Who’s in Your Corner:  Mentors vs. Sponsors?

Who’s in Your Corner: Mentors vs. Sponsors?

November 20, 2013

Annette Maggi, MS, RD, FAND
Executive Director, RDBA

According to an article in the Harvard Business Review in September of 2010, high potential women are over-mentored and under-sponsored compared to their male peers.  This fact alone is impacting women's slower advancement to higher leadership levels of their organizations.  As you look to advance your career in retail, it's essential to leverage the influence power of sponsors.

 A common question is how mentors and sponsors differ.  Mentors are typically people who have expertise in a particular area where you are trying to expand your skills.  Or they are experienced within your company, and can help you more successfully manage corporate politics and drive projects forward.  Mentors provide coaching in a variety of areas.

Sponsors, on the other hand, use their influence with senior leadership in your company to advocate for you.  They have organizational clout, and can open doors for you.  They sell your abilities to others in the organization because believe strongly in your potential.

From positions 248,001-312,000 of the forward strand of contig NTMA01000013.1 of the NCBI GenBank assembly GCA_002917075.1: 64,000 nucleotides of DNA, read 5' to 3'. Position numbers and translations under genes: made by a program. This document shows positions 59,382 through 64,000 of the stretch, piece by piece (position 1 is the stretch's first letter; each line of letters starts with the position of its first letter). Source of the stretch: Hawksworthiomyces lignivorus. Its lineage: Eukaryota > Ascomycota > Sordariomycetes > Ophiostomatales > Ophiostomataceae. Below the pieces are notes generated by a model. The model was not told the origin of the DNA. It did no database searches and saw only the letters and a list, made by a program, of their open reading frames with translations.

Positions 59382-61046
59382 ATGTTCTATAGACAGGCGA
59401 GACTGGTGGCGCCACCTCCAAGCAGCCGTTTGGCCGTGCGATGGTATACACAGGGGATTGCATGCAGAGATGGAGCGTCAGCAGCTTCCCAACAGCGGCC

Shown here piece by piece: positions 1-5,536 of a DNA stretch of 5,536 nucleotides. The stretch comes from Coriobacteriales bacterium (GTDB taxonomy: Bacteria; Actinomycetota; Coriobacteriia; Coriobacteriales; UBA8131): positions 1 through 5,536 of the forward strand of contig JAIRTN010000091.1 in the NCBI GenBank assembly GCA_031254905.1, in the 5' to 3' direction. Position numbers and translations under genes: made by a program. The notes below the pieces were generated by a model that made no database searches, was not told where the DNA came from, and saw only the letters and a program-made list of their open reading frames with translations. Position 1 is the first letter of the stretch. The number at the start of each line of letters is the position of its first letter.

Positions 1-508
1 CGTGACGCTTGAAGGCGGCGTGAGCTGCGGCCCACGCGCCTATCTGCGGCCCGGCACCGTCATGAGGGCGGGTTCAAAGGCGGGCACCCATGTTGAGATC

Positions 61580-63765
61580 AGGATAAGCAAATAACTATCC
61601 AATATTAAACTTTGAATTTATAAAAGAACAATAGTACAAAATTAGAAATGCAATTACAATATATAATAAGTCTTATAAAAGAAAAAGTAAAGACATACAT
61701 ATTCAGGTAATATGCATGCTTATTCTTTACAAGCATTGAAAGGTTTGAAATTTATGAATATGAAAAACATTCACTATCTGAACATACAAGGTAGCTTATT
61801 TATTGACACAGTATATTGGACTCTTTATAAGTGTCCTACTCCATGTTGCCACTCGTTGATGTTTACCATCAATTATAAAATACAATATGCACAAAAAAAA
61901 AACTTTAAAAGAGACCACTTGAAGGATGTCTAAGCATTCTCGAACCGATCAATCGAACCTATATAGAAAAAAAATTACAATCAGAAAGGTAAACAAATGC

To identify and secure a sponsor within your organization or industry, be clear in your career path and what you want from a sponsor.  Consider individuals who are at least two levels above your position and who have access to key decision-makers in the company.  Think, too, about style, and whether or not you'll "click" with potential sponsors.

Individuals at the right level of the organization are likely to be extremely busy, so expect rejection in approaching them about sponsorship.  Clearly communicate the value you bring to the company, and be willing to tailor the relationship in a way that accommodates their workload and availability.  It’s a good idea to have a short list of individuals who would be beneficial as sponsors in case your top pick is not available. 

While mentors can positively impact your career over time, sponsors can lead to more promotions and increased compensation more quickly.  As most women tend to be over-mentored and under-sponsored, developing a sponsor relationship may be just what you need to take your career to the next level.